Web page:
Sequel TrilogyThe Force Awakens

Rey from Star Wars: The Force Awakens ain’t a “Mary Sue.”

The case for Rey being a “Mary Sue” is currently being debated online. I sort of don’t want to get involved in this argument but I think it is kind of absurd. The movie hasn’t really been out long enough for me to watch the film with this perspective in mind. But off the cuff, I find it really surprising and absurd.

A “Mary Sue” is a character that is considered attractive, low in the world, and during the story exhibits abilities that are well beyond the level one character should possess. The point in which the trope becomes offensive is when it clearly becomes something of a wish fulfillment fantasy on the part of the author. In other words, the author of a piece will pretend they are the hero in the story they are writing and they’re really powerful and cool and all the characters in the franchise love that person.

So it is kind of like if  a guy named Lucas writes a character and names him Luke which sounds like his name kinda! He has crazy abilities and at the end saves the day and proves himself as a powerful warrior. This type of self-insertion is what defines a Mary Sue. But in reality, the term is mostly used to define female characters that possess too much power, making the audience feel uncomfortable because it might defy the sex and gender norms of the day for those individuals.

When we first meet Rey, she’s exploring a crashed Star Destroyer and living on her own. She already has her staff and is well proficient with it. But this is rather logical. Rey has been living on the sand planet of Jakku since she was about five years old. That gives her about 20 years to learn how to take care of herself when dealing with scavengers and thugs. Basically, anything Rey does in a fight is just as well deserved an ability as someone that trained to be a Stormtrooper or someone that is “the best star pilot in the Resistance.”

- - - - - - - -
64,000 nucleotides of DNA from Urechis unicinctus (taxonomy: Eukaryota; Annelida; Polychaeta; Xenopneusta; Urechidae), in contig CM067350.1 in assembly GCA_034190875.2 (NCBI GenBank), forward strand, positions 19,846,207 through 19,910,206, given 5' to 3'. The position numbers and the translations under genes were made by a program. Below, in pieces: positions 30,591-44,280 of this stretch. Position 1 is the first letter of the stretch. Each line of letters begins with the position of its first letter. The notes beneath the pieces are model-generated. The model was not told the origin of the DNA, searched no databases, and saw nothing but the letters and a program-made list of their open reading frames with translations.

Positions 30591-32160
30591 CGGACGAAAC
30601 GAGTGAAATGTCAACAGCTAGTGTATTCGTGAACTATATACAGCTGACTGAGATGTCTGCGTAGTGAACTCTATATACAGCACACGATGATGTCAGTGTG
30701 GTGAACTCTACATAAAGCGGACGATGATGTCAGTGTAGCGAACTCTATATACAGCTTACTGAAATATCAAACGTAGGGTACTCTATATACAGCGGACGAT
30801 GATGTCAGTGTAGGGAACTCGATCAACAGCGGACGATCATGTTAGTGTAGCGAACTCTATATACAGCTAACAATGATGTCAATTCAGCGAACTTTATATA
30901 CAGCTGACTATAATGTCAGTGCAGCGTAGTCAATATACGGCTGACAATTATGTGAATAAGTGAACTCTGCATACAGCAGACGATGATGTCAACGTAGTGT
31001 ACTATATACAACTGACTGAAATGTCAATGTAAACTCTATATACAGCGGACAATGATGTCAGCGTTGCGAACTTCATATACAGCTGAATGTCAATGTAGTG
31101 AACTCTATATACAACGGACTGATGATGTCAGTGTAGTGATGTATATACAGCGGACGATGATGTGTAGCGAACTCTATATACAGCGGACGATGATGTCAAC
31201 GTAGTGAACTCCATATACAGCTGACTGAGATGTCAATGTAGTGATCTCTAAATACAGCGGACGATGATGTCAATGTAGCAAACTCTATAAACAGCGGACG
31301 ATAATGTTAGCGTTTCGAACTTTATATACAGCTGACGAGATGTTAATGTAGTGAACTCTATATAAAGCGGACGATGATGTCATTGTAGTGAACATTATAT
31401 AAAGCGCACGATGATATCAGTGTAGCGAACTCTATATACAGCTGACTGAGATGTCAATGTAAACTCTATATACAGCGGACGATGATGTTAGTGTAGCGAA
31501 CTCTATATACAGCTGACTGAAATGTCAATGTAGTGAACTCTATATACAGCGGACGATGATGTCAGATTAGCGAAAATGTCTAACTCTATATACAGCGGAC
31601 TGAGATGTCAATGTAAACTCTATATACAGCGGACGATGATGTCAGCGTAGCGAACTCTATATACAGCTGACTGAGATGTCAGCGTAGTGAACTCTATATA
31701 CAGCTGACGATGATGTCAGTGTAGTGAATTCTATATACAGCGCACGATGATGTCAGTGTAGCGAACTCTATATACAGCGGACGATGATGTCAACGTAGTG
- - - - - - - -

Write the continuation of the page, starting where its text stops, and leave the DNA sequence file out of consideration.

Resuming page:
Because Rey is a scavenger, taking apart machines all day to harvest their valuable materials, she would or could understand how a starship works based on that knowledge. To know what’s valuable would probably require a little knowledge on how things work, how to uninstall the pieces without damaging them and so on. There’s no reason to think this ability it beyond the natural abilities or attributes a young woman in her situation would possess. Even then she does make some mistakes, like friends on Twitter have pointed out, she pulls the wrong fuse. She struggles with some repairs but she still knows her stuff because it’s all she’s been doing for 15 years!

That doesn’t mean Rey isn’t special. She clearly is special. The Skywalker lightsaber calls to her. We know that the crystals in lightsabers call to young Jedi and often test them. This happens to Rey because her past is somewhat intertwined with the Jedi, apparently. I think how we interpret her vision is important to how we understand Rey.